[erlang-questions] speed of neotoma parser

Max Lapshin <>
Sat Nov 14 23:00:25 CET 2015


I need parsing of a nginx-like config.
In my current implementation I have described almost all keywords in peg
grammar, so any unknown keyword will stop parsing.

If I have correctly understood Sean, better will be to validate after
parsing.

I need to step back and read about lalr vs ll difference first.
On Nov 14, 2015 9:44 PM, "Robert Virding" <> wrote:

> If you specifically want an LL(1) parser generator I have written one for
> Erlang and LFE, spell1, https://github.com/rvirding/spell1. You need a
> tokeniser for it, for example one generated with leex. The LALR(1) grammars
> of yecc are more general than LL(1) but spell1 does have a few benefits
> over yecc:
>
> - It is reentrant in that you don't need to pass in all the tokens in go
> but can keep adding them until it has gotten enough.
> - It can handle passing in too many tokens and just returns the left-overs.
>
> Yecc crashes on both of these cases. These aren't really a problem for
> erlang as you have the '.' which marks the end but I needed it for LFE.
>
> Robert
>
>
> On 14 November 2015 at 18:33, Max Lapshin <> wrote:
>
>> Got it.
>>
>> So, it is just a bad way of usage.
>>
>> I decided to put semantics and most of logic inside config to make
>> validation as early as possible. And it seems that it is a misusage.
>>
>> OK, I will think what to do including option "ignore and relax" because
>> only one user suffers from this problem.
>>
>> Thanks for hints and explanation!
>> On Nov 14, 2015 8:20 PM, "Sean Cribbs" <> wrote:
>>
>>> Hi Max,
>>>
>>> My general impression of your grammar is that it conflates syntax and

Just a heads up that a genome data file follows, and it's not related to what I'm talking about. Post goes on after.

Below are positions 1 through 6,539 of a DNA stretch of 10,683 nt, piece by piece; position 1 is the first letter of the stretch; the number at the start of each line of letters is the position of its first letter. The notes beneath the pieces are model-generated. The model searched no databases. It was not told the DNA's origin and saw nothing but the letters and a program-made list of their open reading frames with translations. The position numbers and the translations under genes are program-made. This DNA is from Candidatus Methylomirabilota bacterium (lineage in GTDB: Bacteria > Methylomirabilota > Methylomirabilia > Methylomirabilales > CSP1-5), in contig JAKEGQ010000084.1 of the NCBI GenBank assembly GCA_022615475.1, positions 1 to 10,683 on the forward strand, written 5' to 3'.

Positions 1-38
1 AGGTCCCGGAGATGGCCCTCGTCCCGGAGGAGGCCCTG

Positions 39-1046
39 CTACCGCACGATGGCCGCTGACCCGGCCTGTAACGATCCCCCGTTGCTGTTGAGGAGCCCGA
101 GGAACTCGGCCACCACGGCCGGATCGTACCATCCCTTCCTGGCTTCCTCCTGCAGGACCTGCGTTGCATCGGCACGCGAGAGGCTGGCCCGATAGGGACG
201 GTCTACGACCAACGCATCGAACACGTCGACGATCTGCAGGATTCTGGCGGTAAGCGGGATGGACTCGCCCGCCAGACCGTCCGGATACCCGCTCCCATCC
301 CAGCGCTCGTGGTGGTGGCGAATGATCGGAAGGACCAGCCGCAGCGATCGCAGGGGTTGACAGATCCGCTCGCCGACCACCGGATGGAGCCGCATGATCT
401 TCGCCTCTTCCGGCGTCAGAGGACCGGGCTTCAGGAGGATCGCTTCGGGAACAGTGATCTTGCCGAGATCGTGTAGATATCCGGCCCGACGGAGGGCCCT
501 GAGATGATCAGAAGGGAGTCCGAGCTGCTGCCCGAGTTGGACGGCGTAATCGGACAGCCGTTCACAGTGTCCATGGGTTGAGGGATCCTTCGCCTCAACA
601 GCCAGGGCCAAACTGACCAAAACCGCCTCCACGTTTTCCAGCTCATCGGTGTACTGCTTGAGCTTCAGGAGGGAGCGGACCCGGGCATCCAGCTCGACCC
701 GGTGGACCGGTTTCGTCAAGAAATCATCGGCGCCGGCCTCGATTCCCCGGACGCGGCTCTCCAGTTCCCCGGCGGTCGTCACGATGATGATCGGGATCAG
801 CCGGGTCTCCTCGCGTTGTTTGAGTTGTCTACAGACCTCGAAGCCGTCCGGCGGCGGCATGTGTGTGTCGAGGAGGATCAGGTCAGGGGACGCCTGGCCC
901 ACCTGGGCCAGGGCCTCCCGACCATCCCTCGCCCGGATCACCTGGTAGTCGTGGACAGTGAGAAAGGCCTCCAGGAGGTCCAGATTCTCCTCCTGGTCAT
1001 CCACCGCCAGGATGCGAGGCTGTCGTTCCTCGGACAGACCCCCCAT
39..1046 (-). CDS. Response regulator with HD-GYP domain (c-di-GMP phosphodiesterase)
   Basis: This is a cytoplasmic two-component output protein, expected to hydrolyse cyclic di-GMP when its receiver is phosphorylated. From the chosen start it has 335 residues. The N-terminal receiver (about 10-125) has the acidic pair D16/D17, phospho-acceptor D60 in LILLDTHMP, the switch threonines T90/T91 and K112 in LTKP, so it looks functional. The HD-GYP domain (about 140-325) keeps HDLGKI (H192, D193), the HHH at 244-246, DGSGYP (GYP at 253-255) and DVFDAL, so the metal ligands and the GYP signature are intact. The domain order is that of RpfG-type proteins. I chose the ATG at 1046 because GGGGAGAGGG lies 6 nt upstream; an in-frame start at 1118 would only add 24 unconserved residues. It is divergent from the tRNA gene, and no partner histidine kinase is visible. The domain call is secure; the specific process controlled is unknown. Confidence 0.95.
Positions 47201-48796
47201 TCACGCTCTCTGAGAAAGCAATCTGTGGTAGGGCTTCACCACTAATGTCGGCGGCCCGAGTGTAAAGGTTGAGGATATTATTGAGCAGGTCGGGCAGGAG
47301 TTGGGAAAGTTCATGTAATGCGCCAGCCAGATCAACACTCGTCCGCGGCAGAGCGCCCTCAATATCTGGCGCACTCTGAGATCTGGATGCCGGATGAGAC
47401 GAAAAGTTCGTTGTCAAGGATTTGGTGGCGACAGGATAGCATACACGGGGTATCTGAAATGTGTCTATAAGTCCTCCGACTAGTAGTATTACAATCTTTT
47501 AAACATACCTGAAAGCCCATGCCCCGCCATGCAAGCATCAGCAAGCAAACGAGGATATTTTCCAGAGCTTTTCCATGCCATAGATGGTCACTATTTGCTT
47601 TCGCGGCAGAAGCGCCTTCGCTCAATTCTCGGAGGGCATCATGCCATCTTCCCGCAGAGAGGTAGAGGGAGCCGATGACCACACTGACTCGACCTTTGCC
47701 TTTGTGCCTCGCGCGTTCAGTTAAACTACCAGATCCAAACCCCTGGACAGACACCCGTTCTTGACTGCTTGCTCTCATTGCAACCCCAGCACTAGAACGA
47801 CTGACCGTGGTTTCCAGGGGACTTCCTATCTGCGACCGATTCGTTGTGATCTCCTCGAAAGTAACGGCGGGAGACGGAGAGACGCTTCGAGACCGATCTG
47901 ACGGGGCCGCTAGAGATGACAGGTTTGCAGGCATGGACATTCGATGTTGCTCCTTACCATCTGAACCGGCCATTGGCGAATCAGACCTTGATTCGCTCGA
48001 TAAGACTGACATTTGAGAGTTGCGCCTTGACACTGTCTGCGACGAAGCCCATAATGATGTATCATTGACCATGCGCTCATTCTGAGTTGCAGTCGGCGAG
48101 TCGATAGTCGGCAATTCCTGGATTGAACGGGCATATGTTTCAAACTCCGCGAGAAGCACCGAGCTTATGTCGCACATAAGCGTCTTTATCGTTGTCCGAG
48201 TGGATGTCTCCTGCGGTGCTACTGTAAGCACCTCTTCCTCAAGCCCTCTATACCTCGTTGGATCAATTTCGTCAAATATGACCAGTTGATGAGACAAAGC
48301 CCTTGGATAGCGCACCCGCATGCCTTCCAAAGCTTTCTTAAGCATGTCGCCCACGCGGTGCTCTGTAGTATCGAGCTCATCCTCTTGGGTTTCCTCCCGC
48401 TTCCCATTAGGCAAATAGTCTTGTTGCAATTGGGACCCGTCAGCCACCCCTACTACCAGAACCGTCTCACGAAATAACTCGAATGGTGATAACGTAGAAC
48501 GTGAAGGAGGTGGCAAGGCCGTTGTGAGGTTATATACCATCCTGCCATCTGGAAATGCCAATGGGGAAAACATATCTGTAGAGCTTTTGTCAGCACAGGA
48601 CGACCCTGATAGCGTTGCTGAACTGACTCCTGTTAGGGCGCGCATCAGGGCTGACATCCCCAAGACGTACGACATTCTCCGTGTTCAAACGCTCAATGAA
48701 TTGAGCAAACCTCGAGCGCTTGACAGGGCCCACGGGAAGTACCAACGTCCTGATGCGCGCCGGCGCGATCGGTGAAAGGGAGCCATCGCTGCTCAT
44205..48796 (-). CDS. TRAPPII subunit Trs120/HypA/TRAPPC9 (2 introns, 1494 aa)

>>> semantics. Your configuration lines seem to be structured roughly like
>>> KEYWORD VALUES* ( "{" BLOCK "}" )? ";", but you create a single rule for
>>> every possible configuration item. This means at the top-level you have to
>>> create ordered choices between completely unrelated extents. Every config
>>> item you parse is going to go through the same backtracking among ~30
>>> alternatives, with nothing able to be memoized (because the stem of each
>>> one is unique). This is a quintessential worst-case for the types of
>>> parsers that neotoma currently generates.
>>>
>>> I suggest you rethink the parser, focus on what are the shared
>>> structures and try to extract those. Use fewer rules, try not to treat each
>>> config item as a special case, and then validate the structure after
>>> parsing it. Alternatively, you could pick up and use cuttlefish which has a
>>> much simpler configuration language and built-in semantic validation and
>>> transformation and command-line tools.
>>>
>>> As you say earlier in the thread, you could also use leex and yecc. I
>>> understand the desire not to, but their performance characteristics are
>>> better known and more predictable. They might be worth it.
>>>
>>> I feel pretty responsible for the limitations you encountered. Ford's
>>> thesis clearly outlines optimizations that neotoma does not do, including
>>> more efficient matching of terminals via "switch", cost calculation to